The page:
Don’t you just hate it when you go to the doctor and he tells your problem is because you are getting old? Well, he most likely will use a euphemism like, “As we get older…” and then fill in the blank with whatever has gone wrong now.
The health issue that took me to the doctor a few weeks ago—just at the end of the year when I had not used one penny of my high deductible insurance—was a problem with swallowing. For quite some time, I had noticed that my food felt like it was caught in my esophagus, but I was doing a great job of convincing myself that it was only a minor problem until a bite of bagel hurt so much going down that it brought tears to my eyes.
I knew this was not going to be an easy or cheap fix. We went down this road with Jim when he developed problems swallowing because of his dementia. It was something we struggled with throughout his disease. In the later stages, Jim was put on mechanically softened foods and then eventually on pureed food. I think by that time, it distressed me more than it did him. I hated that he couldn’t eat the things that he had always loved.
So, I knew a little bit about swallowing problems, not my own, but Jim’s. After contemplating the situation, I just felt like this wasn’t a problem that was going away on its own.
I had barely walked into the doctor’s office when they told me step on the scales. After seeing those numbers, it reminded me that I need a new battery for my scales so I can keep a closer eye on the pounds I’m packing on. After my blood pressure check, the doctor listened to lungs and my latest complaint.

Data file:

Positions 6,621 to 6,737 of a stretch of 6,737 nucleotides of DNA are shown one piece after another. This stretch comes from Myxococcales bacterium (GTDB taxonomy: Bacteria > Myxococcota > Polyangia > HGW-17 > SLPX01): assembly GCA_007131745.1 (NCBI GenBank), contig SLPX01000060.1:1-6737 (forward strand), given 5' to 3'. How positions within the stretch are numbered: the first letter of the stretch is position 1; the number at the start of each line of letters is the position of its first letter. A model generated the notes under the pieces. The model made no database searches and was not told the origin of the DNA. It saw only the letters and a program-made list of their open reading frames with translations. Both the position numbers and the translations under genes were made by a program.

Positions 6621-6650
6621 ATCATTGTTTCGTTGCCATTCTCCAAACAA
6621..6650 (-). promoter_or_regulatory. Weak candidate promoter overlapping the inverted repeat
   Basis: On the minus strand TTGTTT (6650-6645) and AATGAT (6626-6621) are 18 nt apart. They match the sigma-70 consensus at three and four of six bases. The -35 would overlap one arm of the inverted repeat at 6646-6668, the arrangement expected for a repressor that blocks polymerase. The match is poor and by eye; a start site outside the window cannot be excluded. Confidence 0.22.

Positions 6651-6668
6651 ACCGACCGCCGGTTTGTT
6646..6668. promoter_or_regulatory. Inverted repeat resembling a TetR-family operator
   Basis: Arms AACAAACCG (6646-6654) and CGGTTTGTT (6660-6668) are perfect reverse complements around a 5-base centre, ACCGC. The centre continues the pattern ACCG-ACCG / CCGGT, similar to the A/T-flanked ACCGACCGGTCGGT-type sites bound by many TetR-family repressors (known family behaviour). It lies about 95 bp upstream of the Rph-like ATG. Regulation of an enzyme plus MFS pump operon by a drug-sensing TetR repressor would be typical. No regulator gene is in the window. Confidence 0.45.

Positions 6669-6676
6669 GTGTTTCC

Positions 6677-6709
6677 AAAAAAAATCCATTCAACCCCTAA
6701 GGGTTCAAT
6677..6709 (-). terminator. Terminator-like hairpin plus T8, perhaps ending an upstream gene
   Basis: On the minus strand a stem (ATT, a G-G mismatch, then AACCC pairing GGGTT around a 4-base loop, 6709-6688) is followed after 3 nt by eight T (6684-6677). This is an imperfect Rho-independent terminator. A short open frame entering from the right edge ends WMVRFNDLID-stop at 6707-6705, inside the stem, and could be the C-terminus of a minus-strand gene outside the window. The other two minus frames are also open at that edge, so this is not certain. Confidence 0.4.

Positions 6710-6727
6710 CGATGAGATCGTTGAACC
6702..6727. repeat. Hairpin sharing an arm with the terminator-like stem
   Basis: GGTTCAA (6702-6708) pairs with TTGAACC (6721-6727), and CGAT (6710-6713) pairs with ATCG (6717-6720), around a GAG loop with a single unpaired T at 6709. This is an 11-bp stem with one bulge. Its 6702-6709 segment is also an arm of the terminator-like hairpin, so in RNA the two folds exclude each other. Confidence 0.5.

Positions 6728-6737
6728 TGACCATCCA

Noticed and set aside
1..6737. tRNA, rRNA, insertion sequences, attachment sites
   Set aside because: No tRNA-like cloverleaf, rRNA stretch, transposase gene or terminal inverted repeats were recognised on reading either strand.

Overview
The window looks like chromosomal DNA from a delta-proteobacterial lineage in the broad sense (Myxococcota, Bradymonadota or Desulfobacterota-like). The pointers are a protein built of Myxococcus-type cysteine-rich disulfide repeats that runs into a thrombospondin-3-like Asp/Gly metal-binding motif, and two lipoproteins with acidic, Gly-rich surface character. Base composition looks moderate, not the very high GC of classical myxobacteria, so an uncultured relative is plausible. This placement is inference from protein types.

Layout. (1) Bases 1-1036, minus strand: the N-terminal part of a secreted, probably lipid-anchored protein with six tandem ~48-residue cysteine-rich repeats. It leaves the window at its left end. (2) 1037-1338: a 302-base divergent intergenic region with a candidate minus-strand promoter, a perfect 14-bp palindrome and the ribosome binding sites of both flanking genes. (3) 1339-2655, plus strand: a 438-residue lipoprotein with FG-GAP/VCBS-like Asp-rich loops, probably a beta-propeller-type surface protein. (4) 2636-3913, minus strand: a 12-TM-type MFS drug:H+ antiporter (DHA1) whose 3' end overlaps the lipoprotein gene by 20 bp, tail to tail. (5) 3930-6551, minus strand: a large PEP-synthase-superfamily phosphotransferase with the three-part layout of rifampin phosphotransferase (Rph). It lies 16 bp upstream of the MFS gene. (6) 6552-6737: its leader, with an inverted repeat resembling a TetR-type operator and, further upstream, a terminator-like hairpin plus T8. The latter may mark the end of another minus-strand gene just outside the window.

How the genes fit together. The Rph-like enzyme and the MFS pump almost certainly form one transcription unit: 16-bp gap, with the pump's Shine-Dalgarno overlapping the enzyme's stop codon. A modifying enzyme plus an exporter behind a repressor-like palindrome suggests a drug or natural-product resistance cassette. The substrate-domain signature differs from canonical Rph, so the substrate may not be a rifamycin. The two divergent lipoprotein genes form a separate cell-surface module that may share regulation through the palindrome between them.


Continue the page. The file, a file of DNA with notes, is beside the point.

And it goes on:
He explained how “when we get older” the esophagus narrows, which makes it hard to swallow food and move it to the stomach where it belongs. It’s a fairly easy fix. After explaining that they just stretched the esophagus, my family doctor ordered an endoscopy.
Between my other commitments and vacation, the doctor that was to perform the scope and I couldn’t easily find a date that worked for both of us. Three weeks passed before the day our schedules meshed. The endoscopy didn’t require any prep, just lay off the food and drink after midnight. I would sleep through the whole procedure or at least be so loopy that I just wouldn’t care.
The procedure took about seven minutes—everything else took about two hours. I could hear them talking while they worked and I heard the word “ulcers,” and something about biopsies, another scope, and then things got a little fuzzy.
Later, I learned that I had ulcers in my esophagus, and a hiatal hernia. I still haven’t had my follow-up appointment with my family doctor, but I’m trying to eat things that go down easy. In the meantime, I’m trying to follow a recommended diet that says you should eat enough food to get nutrition, but not a lot at one time. It has lists of what to eat (oatmeal, applesauce, yogurt, fish, chicken, etc. along with low-fat everything) and what to avoid (cabbage, broccoli, corn, tomatoes and tomato products—and worse yet chocolate and caffeine).
I’m working on changing some of my eating habits, but I can’t bring myself to cancel my morning coffee and pray the doctor doesn’t tell me to quit chocolate. I’ve decided not to panic until I hear the details tomorrow about the doctor recommended diet. Hopefully, it won’t be as strict as the one I found on the Internet and won’t last forever.